In machine learning, diffusion models, also known as diffusion probabilistic models or score-based generative models, are a class of latent variable generative models. A diffusion model consists of three major components: the forward process, the reverse process, and the sampling procedure.[1] The goal of diffusion models is to learn a diffusion process that generates a probability distribution for a given dataset from which we can then sample new elements. They learn the latent structure of a dataset by modeling the way in which data points diffuse through their latent space.[2]

In the case of computer vision, diffusion models can be applied to a variety of tasks, including image denoising, inpainting, super-resolution, and image generation. This typically involves training a neural network to sequentially denoise images blurred with Gaussian noise.[2][3] The model is trained to reverse the process of adding noise to an image. After training to convergence, it can be used for image generation by starting with an image composed of random noise for the network to iteratively denoise. Announced on 13 April 2022, OpenAI's text-to-image model DALL-E 2 is an example that uses diffusion models for both the model's prior (which produces an image embedding given a text caption) and the decoder that generates the final image.[4] Diffusion models have recently found applications in natural language processing (NLP),[5] particularly in areas like text generation[6][7] and summarization.[8]

Diffusion models are typically formulated as Markov chains and trained using variational inference.[9] Examples of generic diffusion modeling frameworks used in computer vision are denoising diffusion probabilistic models, noise conditioned score networks, and stochastic differential equations.[10]

## Denoising diffusion model

### Non-equilibrium thermodynamics

Diffusion models were introduced in 2015 as a method to learn a model that can sample from a highly complex probability distribution. They used techniques from non-equilibrium thermodynamics, especially diffusion.[11]

Consider, for example, how one might model the distribution of all naturally-occurring photos. Each image is a point in the space of all images, and the distribution of naturally-occurring photos is a "cloud" in space, which, by repeatedly adding noise to the images, diffuses out to the rest of the image space, until the cloud becomes all but indistinguishable from a Gaussian distribution ${\displaystyle N(0,I)}$. A model that can approximately undo the diffusion can then be used to sample from the original distribution. This is studied in "non-equilibrium" thermodynamics, as the starting distribution is not in equilibrium, unlike the final distribution.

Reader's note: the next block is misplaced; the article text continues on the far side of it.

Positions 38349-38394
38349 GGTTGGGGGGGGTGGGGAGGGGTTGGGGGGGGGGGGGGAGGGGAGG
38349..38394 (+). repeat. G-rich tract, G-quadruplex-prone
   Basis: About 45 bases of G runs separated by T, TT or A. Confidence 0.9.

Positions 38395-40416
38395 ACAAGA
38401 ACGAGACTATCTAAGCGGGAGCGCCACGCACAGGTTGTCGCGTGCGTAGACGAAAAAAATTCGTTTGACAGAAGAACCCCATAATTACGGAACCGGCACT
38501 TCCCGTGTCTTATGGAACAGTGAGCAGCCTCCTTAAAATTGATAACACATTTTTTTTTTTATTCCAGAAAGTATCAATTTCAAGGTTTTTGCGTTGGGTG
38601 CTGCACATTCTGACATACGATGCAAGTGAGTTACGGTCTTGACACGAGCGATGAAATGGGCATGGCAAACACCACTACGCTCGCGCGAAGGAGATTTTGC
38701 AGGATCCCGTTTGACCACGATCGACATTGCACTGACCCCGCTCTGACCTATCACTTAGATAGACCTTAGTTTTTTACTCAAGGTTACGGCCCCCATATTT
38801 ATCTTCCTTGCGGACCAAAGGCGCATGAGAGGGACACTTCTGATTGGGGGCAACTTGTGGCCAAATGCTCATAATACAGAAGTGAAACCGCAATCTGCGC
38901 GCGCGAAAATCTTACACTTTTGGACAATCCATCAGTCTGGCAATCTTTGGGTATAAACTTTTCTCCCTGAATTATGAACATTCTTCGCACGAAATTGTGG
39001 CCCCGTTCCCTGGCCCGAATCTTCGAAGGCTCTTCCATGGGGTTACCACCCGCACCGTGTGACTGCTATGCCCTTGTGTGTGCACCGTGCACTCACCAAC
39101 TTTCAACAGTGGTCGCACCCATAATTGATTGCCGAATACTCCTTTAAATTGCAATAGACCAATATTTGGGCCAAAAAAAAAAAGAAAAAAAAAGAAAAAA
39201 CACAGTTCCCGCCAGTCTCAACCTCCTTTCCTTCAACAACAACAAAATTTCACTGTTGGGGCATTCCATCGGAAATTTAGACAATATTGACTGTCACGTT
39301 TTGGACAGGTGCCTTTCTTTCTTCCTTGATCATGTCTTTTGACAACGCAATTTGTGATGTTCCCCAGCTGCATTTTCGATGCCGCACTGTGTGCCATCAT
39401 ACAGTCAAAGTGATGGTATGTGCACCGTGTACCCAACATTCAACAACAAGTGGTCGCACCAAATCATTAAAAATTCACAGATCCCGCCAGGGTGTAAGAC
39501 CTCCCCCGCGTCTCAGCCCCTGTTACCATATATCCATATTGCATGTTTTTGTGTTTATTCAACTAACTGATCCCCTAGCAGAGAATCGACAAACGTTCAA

The equilibrium distribution is the Gaussian distribution ${\displaystyle N(0,I)}$, with pdf ${\displaystyle \rho (x)\propto e^{-{\frac {1}{2))\|x\|^{2))}$. This is just the Maxwell–Boltzmann distribution of particles in a potential well ${\displaystyle V(x)={\frac {1}{2))\|x\|^{2))$ at temperature 1. The initial distribution, being very much out of equilibrium, would diffuse towards the equilibrium distribution, making biased random steps that are a sum of pure randomness (like a Brownian walker) and gradient descent down the potential well. The randomness is necessary: if the particles were to undergo only gradient descent, then they will all fall to the origin, collapsing the distribution.

### Denoising Diffusion Probabilistic Model (DDPM)

The 2020 paper proposed the Denoising Diffusion Probabilistic Model (DDPM), which improves upon the previous method by variational inference.[9]

#### Forward diffusion

To present the model, we need some notation.

• ${\displaystyle \beta _{1},...,\beta _{T}\in (0,1)}$ are fixed constants.
• ${\displaystyle \alpha _{t}:=1-\beta _{t))$
• ${\displaystyle {\bar {\alpha ))_{t}:=\alpha _{1}\cdots \alpha _{t))$
• ${\displaystyle {\tilde {\beta ))_{t}:={\frac {1-{\bar {\alpha ))_{t-1)){1-{\bar {\alpha ))_{t))}\beta _{t))$
• ${\displaystyle {\tilde {\mu ))_{t}(x_{t},x_{0}):={\frac ((\sqrt {\alpha _{t))}(1-{\bar {\alpha ))_{t-1})x_{t}+{\sqrt ((\bar {\alpha ))_{t-1))}(1-\alpha _{t})x_{0)){1-{\bar {\alpha ))_{t))))$
• ${\displaystyle N(\mu ,\Sigma )}$ is the normal distribution with mean ${\displaystyle \mu }$ and variance ${\displaystyle \Sigma }$, and ${\displaystyle N(x|\mu ,\Sigma )}$ is the probability density at ${\displaystyle x}$.
• A vertical bar denotes conditioning.

A forward diffusion process starts at some starting point ${\displaystyle x_{0}\sim q}$, where ${\displaystyle q}$ is the probability distribution to be learned, then repeatedly adds noise to it by${\displaystyle x_{t}={\sqrt {1-\beta _{t))}x_{t-1}+{\sqrt {\beta _{t))}z_{t))$where ${\displaystyle z_{1},...,z_{T))$ are IID samples from ${\displaystyle N(0,I)}$. This is designed so that for any starting distribution of ${\displaystyle x_{0))$, we have ${\displaystyle \lim _{t}x_{t}|x_{0))$ converging to ${\displaystyle N(0,I)}$.